“New York City Reads,” a new  citywide literacy campaign to ensure that all our students learn how to read

New York City Mayor Eric Adams and New York City Department of Education (DOE) Chancellor David C. Banks on May 9, 2023,  launched “New York City Reads”, a new citywide literacy campaign. Two days later after the  launch of  the new campaign, New York City Department of Education (DOE) Chancellor David C. Banks alongside with three New York City public schools’ deputy chancellors ( Kara Hamed, Danika Rux, Carolyne Quintana), hold an in-person roundtable with ethnic and community media to discuss the new citywide literacy campaign “New York City Reads”.

A study shows that “ 51% of NYC elementary school students are not reading proficiently.” The same study states that 30% of Asian students are not proficient in reading; 33% of White students are not reading proficiently; 63% of Latino students are not reading proficiently; and 64% of Black students are not reading proficiently.”

Those statistics according to Banks and his colleagues requires “ a call to action.” For them,  the system put in place was not the best one. “ In New York City our school system does not have a unique way, many schools are doing their own things,” Banks said.

Banks also said that this is not just a New York issue. “ Our nation’s children are not proficient in reading,” he said.

“The most basic thing we can do at our schools is ensure that all our students learn how to read and have the resources to thrive, but with more than half of our city’s public-school students reading below grade level, now is the time to act — and that is exactly what we are doing today,” said New York City  Mayor Eric Adams during a meeting with the press.

“The New York City Reads” campaign focuses classroom instruction on proven, research-based curricula, supported by intensive coaching and professional learning for educators aligned with those specific curricula, in order to ensure all public-school students, in every neighborhood, regardless of their background or identity, is experiencing rigorous, relevant, engaging reading instruction that works. Implemented over two years, this initiative will streamline and enhance curricular resources in early childhood and elementary classrooms, as well as in high school algebra courses. Additionally, it will provide approximately $35 million next year for training and coaching to help teachers and leaders effectively implement the classroom materials and address their students’ needs.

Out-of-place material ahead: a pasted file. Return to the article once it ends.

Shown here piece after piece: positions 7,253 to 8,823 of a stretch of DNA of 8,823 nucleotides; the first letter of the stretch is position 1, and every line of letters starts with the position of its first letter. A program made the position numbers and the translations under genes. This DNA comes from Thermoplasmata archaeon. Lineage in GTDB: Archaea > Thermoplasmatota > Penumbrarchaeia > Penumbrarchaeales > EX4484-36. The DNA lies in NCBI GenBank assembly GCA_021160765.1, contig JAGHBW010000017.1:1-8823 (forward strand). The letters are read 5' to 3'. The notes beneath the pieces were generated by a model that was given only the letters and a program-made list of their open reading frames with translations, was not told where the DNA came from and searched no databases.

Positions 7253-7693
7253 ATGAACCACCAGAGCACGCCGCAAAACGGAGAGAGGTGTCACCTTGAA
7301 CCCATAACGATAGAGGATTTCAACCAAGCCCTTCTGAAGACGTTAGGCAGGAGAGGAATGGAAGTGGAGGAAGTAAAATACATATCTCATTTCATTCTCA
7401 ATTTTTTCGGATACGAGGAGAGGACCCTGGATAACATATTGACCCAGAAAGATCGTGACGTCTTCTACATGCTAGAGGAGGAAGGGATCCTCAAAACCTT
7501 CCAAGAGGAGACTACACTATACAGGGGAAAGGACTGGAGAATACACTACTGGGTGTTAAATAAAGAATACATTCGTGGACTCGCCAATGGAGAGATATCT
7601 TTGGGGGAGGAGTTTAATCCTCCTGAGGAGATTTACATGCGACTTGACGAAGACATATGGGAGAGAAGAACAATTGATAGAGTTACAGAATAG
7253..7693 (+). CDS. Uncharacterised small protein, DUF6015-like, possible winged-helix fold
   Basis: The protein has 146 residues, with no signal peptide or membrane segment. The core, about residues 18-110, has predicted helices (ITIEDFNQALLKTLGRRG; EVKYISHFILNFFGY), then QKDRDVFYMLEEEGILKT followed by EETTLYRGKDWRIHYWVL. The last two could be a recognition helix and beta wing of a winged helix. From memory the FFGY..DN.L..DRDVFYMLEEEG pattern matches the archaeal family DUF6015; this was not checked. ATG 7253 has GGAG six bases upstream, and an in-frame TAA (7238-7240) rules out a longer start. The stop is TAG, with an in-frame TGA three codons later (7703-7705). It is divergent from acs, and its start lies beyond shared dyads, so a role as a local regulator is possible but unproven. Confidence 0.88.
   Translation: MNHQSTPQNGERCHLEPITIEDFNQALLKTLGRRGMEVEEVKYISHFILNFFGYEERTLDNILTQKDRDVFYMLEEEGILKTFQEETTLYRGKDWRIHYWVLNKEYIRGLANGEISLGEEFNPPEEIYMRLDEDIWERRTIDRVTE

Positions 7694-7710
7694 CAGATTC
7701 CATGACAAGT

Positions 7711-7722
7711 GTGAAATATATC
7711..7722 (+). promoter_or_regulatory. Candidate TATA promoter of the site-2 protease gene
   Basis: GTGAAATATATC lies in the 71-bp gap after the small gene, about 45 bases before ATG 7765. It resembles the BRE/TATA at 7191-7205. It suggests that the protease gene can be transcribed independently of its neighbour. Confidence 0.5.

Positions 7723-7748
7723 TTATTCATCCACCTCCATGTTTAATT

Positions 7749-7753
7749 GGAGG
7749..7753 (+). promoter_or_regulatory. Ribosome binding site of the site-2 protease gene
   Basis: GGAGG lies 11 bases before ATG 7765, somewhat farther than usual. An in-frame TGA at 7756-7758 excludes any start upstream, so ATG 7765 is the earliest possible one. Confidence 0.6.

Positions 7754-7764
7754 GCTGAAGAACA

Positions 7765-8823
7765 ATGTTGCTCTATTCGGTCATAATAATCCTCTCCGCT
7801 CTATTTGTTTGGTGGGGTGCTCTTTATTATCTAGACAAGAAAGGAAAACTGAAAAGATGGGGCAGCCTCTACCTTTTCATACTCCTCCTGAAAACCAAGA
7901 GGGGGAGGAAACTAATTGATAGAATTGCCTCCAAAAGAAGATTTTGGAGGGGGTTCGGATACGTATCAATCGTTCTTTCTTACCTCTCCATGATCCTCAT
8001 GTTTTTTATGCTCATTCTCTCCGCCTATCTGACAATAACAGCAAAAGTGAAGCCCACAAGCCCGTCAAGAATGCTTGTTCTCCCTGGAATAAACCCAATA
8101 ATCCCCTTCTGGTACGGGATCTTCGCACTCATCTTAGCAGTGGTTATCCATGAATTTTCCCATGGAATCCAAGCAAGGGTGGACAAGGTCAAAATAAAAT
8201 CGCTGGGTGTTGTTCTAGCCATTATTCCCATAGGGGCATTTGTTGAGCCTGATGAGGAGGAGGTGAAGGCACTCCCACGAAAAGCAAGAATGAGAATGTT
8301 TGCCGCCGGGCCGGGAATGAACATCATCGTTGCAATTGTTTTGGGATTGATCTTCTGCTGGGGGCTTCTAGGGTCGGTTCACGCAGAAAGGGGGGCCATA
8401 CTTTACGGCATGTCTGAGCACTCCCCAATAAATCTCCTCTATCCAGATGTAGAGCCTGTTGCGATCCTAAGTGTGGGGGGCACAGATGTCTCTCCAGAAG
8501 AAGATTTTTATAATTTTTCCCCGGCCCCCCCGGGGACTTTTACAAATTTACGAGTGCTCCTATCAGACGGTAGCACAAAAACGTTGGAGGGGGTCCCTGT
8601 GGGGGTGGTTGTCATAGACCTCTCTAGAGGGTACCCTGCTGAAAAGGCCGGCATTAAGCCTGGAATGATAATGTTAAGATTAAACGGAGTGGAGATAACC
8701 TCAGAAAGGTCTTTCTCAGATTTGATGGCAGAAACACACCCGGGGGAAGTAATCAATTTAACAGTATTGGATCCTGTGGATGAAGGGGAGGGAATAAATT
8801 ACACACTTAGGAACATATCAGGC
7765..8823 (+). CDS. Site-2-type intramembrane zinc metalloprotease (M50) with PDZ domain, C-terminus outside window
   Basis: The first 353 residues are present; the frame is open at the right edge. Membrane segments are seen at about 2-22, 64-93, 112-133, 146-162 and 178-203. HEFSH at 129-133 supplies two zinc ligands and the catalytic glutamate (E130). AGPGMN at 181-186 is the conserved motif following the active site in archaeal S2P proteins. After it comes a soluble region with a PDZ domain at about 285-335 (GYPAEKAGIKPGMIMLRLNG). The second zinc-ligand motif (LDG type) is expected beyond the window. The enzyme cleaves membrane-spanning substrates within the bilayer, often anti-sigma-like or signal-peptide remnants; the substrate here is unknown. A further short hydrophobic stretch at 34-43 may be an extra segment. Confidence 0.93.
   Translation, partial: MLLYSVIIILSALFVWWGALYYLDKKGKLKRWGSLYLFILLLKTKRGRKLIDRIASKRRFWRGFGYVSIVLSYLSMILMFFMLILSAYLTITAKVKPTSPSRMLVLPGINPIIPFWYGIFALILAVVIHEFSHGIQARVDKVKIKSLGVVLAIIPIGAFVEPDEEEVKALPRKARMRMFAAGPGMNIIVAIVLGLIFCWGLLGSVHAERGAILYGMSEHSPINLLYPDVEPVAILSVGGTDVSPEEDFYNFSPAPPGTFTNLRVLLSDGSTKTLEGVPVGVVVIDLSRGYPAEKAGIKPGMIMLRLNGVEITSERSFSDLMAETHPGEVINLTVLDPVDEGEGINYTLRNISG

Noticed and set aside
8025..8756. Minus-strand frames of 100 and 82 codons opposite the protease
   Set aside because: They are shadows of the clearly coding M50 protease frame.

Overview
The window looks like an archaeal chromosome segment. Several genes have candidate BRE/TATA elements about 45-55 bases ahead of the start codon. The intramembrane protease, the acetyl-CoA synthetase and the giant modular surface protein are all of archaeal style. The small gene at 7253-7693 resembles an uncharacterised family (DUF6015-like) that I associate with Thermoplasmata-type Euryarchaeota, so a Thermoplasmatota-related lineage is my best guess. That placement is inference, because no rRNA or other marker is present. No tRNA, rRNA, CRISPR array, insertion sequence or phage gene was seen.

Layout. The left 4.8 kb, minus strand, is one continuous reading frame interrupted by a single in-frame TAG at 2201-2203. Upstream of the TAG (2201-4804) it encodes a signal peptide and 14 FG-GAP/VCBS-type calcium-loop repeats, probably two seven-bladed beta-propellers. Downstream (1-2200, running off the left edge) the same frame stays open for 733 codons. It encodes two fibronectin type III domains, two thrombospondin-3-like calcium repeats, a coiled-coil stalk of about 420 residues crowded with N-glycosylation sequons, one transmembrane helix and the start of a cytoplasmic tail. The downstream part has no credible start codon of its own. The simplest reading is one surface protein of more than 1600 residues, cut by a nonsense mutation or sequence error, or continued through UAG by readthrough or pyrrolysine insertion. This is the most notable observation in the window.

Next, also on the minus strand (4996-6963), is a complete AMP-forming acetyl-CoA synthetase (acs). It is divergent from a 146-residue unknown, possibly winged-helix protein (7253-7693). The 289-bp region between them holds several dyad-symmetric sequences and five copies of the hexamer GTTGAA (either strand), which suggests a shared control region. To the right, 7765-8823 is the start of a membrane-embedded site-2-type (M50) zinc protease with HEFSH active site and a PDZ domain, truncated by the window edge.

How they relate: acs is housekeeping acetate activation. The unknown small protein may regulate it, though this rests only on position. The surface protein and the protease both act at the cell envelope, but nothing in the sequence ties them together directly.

Starting in the 2023-2024 school year, all New York City public school early childhood programs will adopt and implement “The Creative Curriculum” — a nationally used, research-based program. Alongside this curriculum, early childhood programs will use “Teaching Strategies GOLD,” an authentic child assessment system, and “Ages & Stages,” a developmental screener to inform the planning of rich learning experiences tailored to each child’s strengths, interests, and needs.

Phase one of the plan will begin next school year with superintendents in 15 community school districts selecting a single research-backed curriculum for use in all elementary school ELA classrooms. Educators will receive intensive training from a curriculum-aligned professional development partner organization this spring to prepare for full implementation in the fall. Superintendents will choose between “Into Reading,” “Wit & Wisdom,” and “EL Education” based on engagement with principals and an analysis of current school materials. In phase two, the remaining 17 districts will purchase new curriculum materials in the fall of 2023 and spend the year preparing for full implementation in the 2024-2025 school year.

Beginning in the 2023-2024 school year, 178 high schools across seven superintendents’ districts will implement a consistent, research-based Algebra 1 curriculum. Mastery of Algebra early is critical for students to reach calculus by 12th grade and is linked to increased chances of earning a bachelor’s degree, particularly for low-income students.

“ We want to make sure that everyone is doing this with fidelity,” said Banks and his three colleagues who said that the old system will be taken out to make sure that schools are implementing the new system.

“We want to make sure that parents are part of this,” they said. “We want community-based organizations  to work with us, we have to develop stronger leaders.”

Bazona Barnabe Bado  

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